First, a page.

No Life to Speak Of

H. F. ELLIS is a Londoner whose light prose has frequently appeared in the Atlantic. He is the author, also, of an extraordinarily funny book, The Vexations of A. J. Wentworth.

by H. F. ELLIS

I NEVER read an autobiography yet that wasn’t full of turning-points. “Dismayed by my father’s anger, which even to my unfledged six-yearold mind seemed out of all proportion to the trifling peccadillo of which I had been guilty, to have its provenance rather in some deep-seated psychological malaise beyond my ken, I stole away to the attic and threw myself sobbing on a pile of my mother’s discarded bonnets. Their proximity brought me some comfort, but becoming aware after a while of a hard object beneath my aching head (for I was at that time subject to blinding headaches and intermittent fits of nausea) I drew it out and found in my hand an old tattered volume that must somehow have been overlooked when my father turned every book, other than Wesley’s Sermons, out of the house. It was Lord Derby’s translation of Homer’s Iliad! I opened it and began to read. Instantly, the world was changed . . .”

My own parents, who had no idea how to nurture genius, kept Homer in the dining-room bookcase, where I naturally had no occasion to discover it. Even if I had, I doubt whether my reactions would have been of a kind to rate inclusion in a book of Memoirs at $7.50. Take the time — and there must have been such a time — when I first looked into Keats’s “Ode to a Nightingale.”How did I face up to that challenging episode?

“This, then, was the answer. Here was the key for which, unknowingly, I had been groping ever since that day, nearly five years ago now, when the iridescent colors of a fresh mackerel, glimpsed furtively through a crack in the kitchen door, had sent me into inexplicable transports of delight. Beauty was the key, and it was mine, all mine. Whatever befell me, whenever I trudged wearily to and from the hated day-school, or fought back the bitter tears of mortification as I wrestled vainly to make up lost ground in geometry, or submitted dumbly to the misery of being plunged head-first in a water butt during one of my grandfather’s bouts of drunkenness — even that humiliation would be irradiated, transformed, imbued with a Meaning at which I had hitherto but dimly guessed. I capered madly, I remember . . .”

I remember nothing of the kind. I have had my emotions, like everybody else, on reading Keats’s Odes, and I dare say I could describe them, given time and a promise of adequate payment per thousand words; but it seems to me they came gradually and rather too late in life to be of interest to the general public.

The keen memories of autobiographers are a constant amazement to me. It is nothing to them to recall, for a couple of pages, their thoughts on first seeing Queen Victoria riding by in a carriage. I cannot recall mine of first eating a chocolate éclair, though for a boy that must have been quite an experience. Even the big moments, the occasions that any boy of proper sensibility ought to have recognized as at least potential turning-points, seem to have made no lasting impression on my mind. That first day away from the sheltering walls of home, faring forth alone into the uncertainties and terrors of school life — surely I ought to be able to dredge up something out of that, some incident, a word spoken, that made me what I am today?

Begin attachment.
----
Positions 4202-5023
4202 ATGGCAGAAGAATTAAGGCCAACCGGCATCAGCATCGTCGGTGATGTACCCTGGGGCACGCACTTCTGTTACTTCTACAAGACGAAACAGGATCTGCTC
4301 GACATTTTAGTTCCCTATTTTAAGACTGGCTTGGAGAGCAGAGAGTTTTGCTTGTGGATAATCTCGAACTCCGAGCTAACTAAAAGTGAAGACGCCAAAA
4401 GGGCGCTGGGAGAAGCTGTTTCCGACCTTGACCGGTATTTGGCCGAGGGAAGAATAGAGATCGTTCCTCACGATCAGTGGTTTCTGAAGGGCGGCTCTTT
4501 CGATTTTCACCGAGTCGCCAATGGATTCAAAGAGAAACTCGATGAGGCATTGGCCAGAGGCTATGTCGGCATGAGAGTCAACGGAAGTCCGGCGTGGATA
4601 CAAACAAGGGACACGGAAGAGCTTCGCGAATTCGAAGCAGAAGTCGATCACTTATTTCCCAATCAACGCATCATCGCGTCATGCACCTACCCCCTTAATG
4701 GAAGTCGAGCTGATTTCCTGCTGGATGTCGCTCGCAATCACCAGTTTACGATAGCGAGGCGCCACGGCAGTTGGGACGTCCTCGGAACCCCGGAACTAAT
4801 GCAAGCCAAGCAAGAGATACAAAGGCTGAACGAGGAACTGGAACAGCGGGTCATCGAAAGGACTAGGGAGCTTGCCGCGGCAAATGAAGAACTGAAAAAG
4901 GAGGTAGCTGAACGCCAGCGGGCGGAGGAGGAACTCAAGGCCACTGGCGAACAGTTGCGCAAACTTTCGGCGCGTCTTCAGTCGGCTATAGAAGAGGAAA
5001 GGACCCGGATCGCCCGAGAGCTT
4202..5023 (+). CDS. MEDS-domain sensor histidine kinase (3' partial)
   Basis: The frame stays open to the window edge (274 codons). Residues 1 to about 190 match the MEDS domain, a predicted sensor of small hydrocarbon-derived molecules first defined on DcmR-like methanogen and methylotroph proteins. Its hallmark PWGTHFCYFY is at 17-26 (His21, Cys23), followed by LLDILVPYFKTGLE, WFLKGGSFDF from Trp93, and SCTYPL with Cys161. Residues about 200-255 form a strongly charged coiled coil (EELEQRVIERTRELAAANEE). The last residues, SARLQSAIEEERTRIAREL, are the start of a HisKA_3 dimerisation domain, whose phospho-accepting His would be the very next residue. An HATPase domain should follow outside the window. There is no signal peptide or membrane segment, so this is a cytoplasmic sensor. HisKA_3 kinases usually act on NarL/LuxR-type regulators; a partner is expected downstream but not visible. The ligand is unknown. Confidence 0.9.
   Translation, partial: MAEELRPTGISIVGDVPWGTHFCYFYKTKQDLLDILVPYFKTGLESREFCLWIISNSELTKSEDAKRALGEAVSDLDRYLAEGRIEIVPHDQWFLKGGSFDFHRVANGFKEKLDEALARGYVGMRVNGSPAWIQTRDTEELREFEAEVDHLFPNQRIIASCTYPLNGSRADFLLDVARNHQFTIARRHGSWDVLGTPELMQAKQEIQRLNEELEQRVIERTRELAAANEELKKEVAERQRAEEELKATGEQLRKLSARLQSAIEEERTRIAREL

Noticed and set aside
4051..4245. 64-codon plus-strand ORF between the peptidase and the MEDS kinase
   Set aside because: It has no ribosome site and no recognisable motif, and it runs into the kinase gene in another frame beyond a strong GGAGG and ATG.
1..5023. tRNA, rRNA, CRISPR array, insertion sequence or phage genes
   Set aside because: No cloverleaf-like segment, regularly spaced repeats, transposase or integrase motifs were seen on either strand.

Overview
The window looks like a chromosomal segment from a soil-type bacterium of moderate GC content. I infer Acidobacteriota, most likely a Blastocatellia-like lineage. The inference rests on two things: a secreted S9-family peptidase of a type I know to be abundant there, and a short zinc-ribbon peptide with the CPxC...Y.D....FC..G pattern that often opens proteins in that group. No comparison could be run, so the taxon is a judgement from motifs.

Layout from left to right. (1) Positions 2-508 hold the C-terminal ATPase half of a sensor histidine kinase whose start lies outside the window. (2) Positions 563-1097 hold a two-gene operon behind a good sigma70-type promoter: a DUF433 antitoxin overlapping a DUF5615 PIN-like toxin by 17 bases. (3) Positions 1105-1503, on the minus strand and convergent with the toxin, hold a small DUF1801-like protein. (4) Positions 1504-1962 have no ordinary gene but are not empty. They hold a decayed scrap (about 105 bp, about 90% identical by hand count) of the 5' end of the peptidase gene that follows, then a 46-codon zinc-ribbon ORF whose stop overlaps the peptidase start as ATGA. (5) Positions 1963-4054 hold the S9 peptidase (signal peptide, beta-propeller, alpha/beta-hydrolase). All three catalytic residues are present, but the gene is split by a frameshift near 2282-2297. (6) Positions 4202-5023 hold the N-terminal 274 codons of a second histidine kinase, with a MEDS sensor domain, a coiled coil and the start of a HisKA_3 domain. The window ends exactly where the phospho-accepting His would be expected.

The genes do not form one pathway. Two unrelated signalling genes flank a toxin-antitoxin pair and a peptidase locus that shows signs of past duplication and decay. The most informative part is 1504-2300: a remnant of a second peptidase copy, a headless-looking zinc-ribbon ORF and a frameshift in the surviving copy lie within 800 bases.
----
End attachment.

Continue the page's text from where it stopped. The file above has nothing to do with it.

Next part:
Nothing comes back to me. Nothing. At least, wait. I do remember, now I come to think of it, that there was a sailor stretched out on the luggage rack in the railway compartment I had imagined unoccupied except for me. It was the nearest he could get to a hammock, I suppose, when traveling by train. Anyway, the first thing I knew about it was a voice from above my head asking, “Like a bit of chocolate, sonny?”

Is there anything there? Did not that rough but kindly voice, breaking in as if by magic on my agonies of homesickness, the dumb welling misery that only those — did it not, in short, kindle in my heart a halfconscious realization of something-orother that will be with me, God helping, to my dying day? Not as I recall the episode. It may well have been so, no doubt; but all I could swear to in a court of law is that the block of chocolate the sailor handed down was so thick and of such monstrous toughness that I could by no means bite any off and only succeeded in making on its granite surface a feeble scraping, as of the teeth of mice.

There was also, if anybody cares, a smell of carbolic soap in the washplace where I hung up my coat on arrival at the school.

It is extremely disappointing. Whether my life so far has been of an extravagantly even dullness, or whether I have had my turningpoints like other men and stupidly forgotten them, I cannot certainly decide. But I do think I have had bad luck. Some men cannot turn aside into an empty church in the cool of the evening without hearing the opening bars of a Bach fugue swelling and soaring up into the shadows. I hear nothing — and even if I did, it would turn out not to be Dr. Schweitzer at the organ. I am one of the three men who never met T. E. Lawrence. D.H. never wrote me so much as a card. If I once ran into Shaw at a cocktail party I have forgotten it. On the day after my tenth birthday, often a turning-point for autobiographers, I was sick.

But let us be clear about one thing. On the day I do decide to write my autobiography, the memories will come flooding back. I shall recall things that will surprise you. I may recall things that surprise me. And when your children’s children, sobbing up there in the attic, come to open the book, it will be as if the heavens had split asunder, rolled back layer upon layer, disintegrated in a great white sheet of flame, to reveal in the very heart of that vast cataclysm the key that will unlock for them the way to I am not quite sure yet what. Truth, perhaps.